A quietly poetic LP of classical amd ambient forms with an isolating warmth.
Can Thought Exist Without The Body is a quiet collection of evocative soundscapes, with classical instruments at its core. There's graceful piano, played by Sonya Belaya, and tender violin, played by the duo of Pauline Kim and Conrad Harris. Given the emotional power of these instruments, Roberts avoids getting overly sentimental by using each one at its bare minimum. The violin is mostly a texture, adding poignant streaks of mood. Meanwhile, the piano arrives in simple loops or delicately struck notes, rolling in as softly as a breeze through the window. Were the music used to soundtrack a film, the direction would be art house. "Eyeline Match"'s cascading piano, for example, recalls the summer magic of Luca Guadagnino's Call Me By Your Name.
Acoustic instruments may add gorgeous focal points to this album, but equally important is its electronic sense of atmosphere. Can Thought Exist Without The Body sounds modern because of the space around its instrumental parts. Here, the textures belong less to neo-classical and more to ambient and drone. Sheer pads, pensive synth tones and pacifying bass frequencies swathe the analog sounds in an isolating warmth. It feels still and comfortably endless, like a daydream floating on and on. The meandering title track lets this go for 11-minutes, as pulsing drones blur into violin, and then decay away as gently as they blossomed. By the piece's end, the only clear takeaway is its sense of solitude.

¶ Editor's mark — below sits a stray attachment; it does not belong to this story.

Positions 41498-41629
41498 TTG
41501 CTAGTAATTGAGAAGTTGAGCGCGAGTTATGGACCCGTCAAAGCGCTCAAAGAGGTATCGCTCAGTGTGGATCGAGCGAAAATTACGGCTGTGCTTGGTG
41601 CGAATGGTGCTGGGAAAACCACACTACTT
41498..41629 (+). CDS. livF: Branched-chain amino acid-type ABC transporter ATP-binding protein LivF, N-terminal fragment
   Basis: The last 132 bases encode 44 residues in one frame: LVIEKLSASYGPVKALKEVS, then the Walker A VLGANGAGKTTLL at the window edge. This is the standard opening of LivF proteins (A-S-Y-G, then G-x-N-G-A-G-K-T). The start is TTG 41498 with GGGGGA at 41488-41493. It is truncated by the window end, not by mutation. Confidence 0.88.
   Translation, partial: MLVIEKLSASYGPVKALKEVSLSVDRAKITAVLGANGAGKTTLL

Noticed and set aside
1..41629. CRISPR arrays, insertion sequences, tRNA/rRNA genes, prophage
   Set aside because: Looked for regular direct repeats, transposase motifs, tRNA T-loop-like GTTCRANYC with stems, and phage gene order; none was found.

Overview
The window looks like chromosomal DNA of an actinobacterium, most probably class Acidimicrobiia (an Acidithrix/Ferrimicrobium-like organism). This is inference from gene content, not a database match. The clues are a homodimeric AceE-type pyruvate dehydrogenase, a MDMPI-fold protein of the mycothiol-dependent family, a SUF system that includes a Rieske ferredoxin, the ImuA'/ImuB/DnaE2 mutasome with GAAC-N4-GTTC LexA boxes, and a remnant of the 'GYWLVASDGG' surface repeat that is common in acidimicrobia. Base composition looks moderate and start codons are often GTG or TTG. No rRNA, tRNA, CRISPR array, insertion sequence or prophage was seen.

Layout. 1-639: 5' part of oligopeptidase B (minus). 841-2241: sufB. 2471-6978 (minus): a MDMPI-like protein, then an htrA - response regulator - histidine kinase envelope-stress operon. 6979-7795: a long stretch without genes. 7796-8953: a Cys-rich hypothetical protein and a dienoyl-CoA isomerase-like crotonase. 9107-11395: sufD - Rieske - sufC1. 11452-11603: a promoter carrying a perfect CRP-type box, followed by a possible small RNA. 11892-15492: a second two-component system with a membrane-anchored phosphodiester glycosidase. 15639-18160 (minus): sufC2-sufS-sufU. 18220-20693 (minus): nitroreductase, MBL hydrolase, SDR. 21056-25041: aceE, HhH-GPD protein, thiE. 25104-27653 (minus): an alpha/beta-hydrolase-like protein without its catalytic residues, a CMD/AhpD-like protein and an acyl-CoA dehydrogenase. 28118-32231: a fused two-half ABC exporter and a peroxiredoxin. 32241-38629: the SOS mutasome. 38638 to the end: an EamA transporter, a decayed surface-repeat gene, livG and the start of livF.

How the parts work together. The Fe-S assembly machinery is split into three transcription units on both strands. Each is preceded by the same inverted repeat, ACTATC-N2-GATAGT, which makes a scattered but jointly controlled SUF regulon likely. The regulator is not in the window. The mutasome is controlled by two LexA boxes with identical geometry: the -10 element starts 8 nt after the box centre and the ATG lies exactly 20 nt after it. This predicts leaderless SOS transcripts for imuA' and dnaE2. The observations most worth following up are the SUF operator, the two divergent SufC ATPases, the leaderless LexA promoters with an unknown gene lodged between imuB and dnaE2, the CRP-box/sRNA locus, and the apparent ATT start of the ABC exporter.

Often artists strive to make their next album "bigger and better." The analogous goal for Roberts might be "more studious and refined." It'd be hard to say whether Can Thought Exist Without The Body is a better record than its predecessors, which are, by the way, all exquisite. I felt affectionately towards this album's loose and poetic billow, as much as I was thrilled by the sweet and puzzle-like structures on Plum. What's impressive is that both records, different as they are, carry the charming voice of its maker. It shows the purity of Roberts' taste and style as he challenges himself to evolve.